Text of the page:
HUMBOLDT PARK — Longtime neighborhood residents gathered in the cold Tuesday night with newcomers and the family of Rolando Leon, a Humbolt Park father who was killed earlier this month.
In a neighborhood that has seen the biggest rise citywide in fatal shootings in 2014, the small group held hands and sang to remember those killed in Humboldt Park over the last year.
The vigil, attended by around 30 people, was the fourth weekly grassroots gathering of neighbors, community groups and local churches at the intersection of Grand and Springfield avenues.
The first vigil was organized after Leon was killed Dec. 12. Since then, another man was killed in Humboldt Park which saw 20 such killings in 2014, up from 14 in 2013, according to Cook County Medical Examiner records.
The neighborhood has experienced 181 fatal shootings since 2007, the third highest number citywide, second only to West Englewood and Austin, according to Red Eye. The average distance from home at the time of death was a single mile, according to DNAinfo Chicago data.
And those numbers do not include rampant shootings citywide that didn’t result in a fatality.
Leon, 28, was in a car with his 3-year-old daughter on the 1300 block of North Springfield Avenue in Humboldt Park when someone came up to the car and fired shots, striking him in his head, according to authorities.
His young daughter was the last to see him alive that day, according to Leon’s sister, Esmeralda Leon, who gathered with her mother, father and family friend Tuesday night.
“She remembers everything that happened,” Esmeralda Leon said of her niece. “She thinks it was fireworks that took her father. She was just hugging her dad — the last thing he said was that he loved her.”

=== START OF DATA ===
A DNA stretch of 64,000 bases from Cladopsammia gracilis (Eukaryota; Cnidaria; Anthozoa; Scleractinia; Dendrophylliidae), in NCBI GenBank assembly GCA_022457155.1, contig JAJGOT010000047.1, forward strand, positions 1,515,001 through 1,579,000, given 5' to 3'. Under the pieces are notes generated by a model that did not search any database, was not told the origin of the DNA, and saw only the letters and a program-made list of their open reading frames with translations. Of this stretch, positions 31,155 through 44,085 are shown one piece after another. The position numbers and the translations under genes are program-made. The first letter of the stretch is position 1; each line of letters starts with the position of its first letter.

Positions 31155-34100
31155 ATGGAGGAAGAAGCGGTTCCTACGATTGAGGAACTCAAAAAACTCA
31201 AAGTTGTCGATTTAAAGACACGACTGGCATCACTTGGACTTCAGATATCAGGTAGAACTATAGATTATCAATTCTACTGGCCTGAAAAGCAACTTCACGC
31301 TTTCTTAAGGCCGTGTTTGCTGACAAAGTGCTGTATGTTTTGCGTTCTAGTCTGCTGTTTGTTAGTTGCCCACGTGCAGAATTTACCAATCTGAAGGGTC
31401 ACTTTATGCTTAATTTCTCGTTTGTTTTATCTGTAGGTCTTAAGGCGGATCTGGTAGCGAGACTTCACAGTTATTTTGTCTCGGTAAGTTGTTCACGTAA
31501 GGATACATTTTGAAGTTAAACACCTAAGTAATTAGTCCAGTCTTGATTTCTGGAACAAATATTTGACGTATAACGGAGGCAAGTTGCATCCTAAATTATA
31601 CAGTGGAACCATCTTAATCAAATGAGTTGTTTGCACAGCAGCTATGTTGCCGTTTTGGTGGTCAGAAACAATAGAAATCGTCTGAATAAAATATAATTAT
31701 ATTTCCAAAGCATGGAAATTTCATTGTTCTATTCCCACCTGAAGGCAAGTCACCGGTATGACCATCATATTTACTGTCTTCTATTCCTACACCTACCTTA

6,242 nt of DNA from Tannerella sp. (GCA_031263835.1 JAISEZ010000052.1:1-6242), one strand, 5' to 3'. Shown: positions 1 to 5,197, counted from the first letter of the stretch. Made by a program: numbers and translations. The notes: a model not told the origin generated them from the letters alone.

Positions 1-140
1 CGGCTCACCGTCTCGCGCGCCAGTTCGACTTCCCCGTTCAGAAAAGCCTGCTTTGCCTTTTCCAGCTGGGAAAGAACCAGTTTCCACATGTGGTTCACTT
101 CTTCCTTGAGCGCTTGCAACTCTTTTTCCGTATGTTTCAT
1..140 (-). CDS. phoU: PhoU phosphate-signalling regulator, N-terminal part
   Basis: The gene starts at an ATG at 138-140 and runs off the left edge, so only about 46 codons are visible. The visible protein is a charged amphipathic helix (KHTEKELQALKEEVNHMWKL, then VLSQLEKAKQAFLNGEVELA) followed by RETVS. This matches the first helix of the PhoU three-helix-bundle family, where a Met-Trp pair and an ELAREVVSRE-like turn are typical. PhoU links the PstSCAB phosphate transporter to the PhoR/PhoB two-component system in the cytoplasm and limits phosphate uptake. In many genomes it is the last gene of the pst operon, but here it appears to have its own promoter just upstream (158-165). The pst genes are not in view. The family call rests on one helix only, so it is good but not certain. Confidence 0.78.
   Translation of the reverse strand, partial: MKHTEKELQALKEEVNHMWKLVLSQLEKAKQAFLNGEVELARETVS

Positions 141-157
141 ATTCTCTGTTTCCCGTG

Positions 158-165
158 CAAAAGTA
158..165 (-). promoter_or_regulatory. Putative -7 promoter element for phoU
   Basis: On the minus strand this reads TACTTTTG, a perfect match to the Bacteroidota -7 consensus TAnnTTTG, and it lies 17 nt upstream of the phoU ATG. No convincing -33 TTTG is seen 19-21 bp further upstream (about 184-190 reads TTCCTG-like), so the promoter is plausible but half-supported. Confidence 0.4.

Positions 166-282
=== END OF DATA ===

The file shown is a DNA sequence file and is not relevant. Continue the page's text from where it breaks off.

Alfredo Leon, Rolando Leon's father, described the victim as “a great son, a great brother and a great father. He was living for his daughter.”
Both of Rolando Leon's relatives said there was more to the Humboldt Park father than appeared in media and police reports listing his gang affiliation. Leon had a past history with gang life but had gotten out a decade ago, they said.
“I don’t care what anyone says, he was trying to do right,” said Blanca Collazo, a family friend who watched Leon grow up. "He lived for his daughter up until the last breath he had — he died protecting her.”
The Humboldt Park vigils have become a regular staple of life on the neighborhood’s corners and a source of comfort and community as residents pray for safety.
“I have my 17-year-old son and I’m scared to send him to the store in case he gets gunned down,” Collazo told the group gathered at Grand and Springfield. “We need to make a change, something’s got to give. These youngsters need something to do and we need to reach out to them. We need to wake up.”
“I’m tired,” she continued as neighbors sang hymns and prayed. “That’s all I have to say.”
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